Professor of Electrical and Computer Engineering
- Doctoral Degree, Electrical Engineering, University of Southern California
- Master's Degree, Electrical Engineering, University of Southern California
- Bachelor's Degree, Physics, California Institute of Technology
B. Keith Jenkins received the B.S. degree with honors in Applied Physics from the California Institute of Technology (1977), and the M.S. (1979) and Ph.D. (1984) degrees in Electrical Engineering from the University of Southern California. He is currently a Professor of Electrical and Computer Engineering at USC, and Program Director for the MS Electrical and Computer Engineering (Machine Learning and Data Science) degree. After receiving the NSF Presidential Young Investigator Award (1988-1993) for work applying photonics to computing systems, his research activities expanded to also include miniaturization of 3-D photonic computing systems, optical and computer holography, neural networks, object and pattern recognition, biologically inspired vision algorithms, and machine learning techniques applied to optical and medical domains.
Experimental and theoretical research in the areas of: parallel computing systems incorporating electronics, photonics, and optics; optical interconnections, including computer generated holographic elements, diffractive optical elements, and volume holographic elements; neural networks for information processing, including optical and photonic implementations, adaptive volume holographic systems, neural learning algorithms and neural-network models for optical implementation; 3-D photonic multichip modules, including multilayer hardware components, neurobiologically inspired vision algorithms for parallel implementation, and techniques for mapping algorithms to hardware; other topics, including modeling of volume holographic recording processes in photopolymer materials, parallel computation models for photonic computing systems, and advanced multidimensional displays; neurobiologically inspired models for early vision algorithms and for learning sparse representations; pattern recognition and biologically inspired techniques for object recognition; machine learning techniques for modeling propagation of optical beams through the atmosphere; and machine learning models for medical applications including predicting patient adherence to treatments for sleep disorders.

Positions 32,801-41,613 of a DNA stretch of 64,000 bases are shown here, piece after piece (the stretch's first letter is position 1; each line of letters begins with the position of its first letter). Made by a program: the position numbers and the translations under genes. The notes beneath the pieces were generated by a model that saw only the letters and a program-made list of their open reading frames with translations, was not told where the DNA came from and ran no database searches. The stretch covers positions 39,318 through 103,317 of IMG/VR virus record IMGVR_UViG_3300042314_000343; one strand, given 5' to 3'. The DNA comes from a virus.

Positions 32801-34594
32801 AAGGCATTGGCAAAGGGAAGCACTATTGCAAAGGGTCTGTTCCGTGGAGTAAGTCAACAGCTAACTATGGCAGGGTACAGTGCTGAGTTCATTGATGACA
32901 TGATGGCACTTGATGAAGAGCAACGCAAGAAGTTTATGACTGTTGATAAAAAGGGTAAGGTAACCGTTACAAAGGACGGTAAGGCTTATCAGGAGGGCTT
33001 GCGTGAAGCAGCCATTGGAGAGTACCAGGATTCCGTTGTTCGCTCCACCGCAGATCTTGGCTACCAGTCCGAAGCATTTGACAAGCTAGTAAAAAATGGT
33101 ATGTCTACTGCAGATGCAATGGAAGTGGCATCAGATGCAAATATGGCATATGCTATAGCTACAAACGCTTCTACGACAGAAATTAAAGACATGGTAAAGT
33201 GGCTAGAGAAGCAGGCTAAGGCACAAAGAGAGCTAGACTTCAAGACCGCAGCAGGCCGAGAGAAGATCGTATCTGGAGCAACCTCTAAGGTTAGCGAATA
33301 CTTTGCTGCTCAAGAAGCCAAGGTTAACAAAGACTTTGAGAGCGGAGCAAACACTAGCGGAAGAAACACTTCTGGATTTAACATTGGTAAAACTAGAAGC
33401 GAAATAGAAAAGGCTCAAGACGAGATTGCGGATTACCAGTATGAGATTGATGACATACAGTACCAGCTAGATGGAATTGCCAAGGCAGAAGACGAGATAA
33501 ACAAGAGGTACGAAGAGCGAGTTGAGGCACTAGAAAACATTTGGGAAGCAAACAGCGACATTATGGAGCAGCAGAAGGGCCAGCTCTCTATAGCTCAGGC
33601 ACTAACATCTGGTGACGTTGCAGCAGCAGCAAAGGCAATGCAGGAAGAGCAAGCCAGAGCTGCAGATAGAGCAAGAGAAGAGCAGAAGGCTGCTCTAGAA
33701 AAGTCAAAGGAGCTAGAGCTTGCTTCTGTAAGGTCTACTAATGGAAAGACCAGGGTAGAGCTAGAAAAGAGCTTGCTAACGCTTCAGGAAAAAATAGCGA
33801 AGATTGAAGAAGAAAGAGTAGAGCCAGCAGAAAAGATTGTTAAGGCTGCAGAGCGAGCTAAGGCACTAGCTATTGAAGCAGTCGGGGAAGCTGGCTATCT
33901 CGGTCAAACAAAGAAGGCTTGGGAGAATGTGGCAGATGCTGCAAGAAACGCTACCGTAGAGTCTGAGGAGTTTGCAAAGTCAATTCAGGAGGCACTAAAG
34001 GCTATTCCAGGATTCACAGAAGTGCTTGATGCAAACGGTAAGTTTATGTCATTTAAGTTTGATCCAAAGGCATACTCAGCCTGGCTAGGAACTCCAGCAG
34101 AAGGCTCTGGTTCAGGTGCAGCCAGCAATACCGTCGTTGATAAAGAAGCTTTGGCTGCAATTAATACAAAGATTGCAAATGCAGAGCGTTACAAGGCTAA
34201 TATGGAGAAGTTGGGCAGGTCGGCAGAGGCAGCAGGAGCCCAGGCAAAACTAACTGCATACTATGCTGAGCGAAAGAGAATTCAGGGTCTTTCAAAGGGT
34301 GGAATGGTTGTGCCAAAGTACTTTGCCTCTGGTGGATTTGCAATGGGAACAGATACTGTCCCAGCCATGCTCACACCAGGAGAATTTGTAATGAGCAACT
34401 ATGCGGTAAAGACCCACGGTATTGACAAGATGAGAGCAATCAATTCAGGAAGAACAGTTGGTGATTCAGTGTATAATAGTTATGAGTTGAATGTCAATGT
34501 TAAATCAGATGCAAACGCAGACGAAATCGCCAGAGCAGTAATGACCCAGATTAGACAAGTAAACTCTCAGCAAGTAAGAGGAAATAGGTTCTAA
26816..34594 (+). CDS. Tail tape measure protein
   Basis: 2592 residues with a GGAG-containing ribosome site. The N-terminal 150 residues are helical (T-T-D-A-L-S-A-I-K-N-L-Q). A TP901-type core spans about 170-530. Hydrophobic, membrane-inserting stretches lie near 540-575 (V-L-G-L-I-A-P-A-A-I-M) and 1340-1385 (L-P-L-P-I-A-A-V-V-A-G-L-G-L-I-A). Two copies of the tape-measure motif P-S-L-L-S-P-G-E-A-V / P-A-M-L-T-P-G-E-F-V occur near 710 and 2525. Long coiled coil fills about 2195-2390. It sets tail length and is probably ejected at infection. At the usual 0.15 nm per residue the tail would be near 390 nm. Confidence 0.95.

- 2014 Hughes Aircraft Co. Hughes Aircraft Co. Fellowship (1977 - 1979)
- 2014 Schlumberger Schlumberger Fellowship in Electrical Engineering (1979 - 1980)
- 2014 Northrop Northrop Assistant Professor of Electrical Engineering (Fall 1987 - Spring 1990)
- 2014 NSF NSF Presidential Young Investigator Award (Fall 1988 - Spring 1993)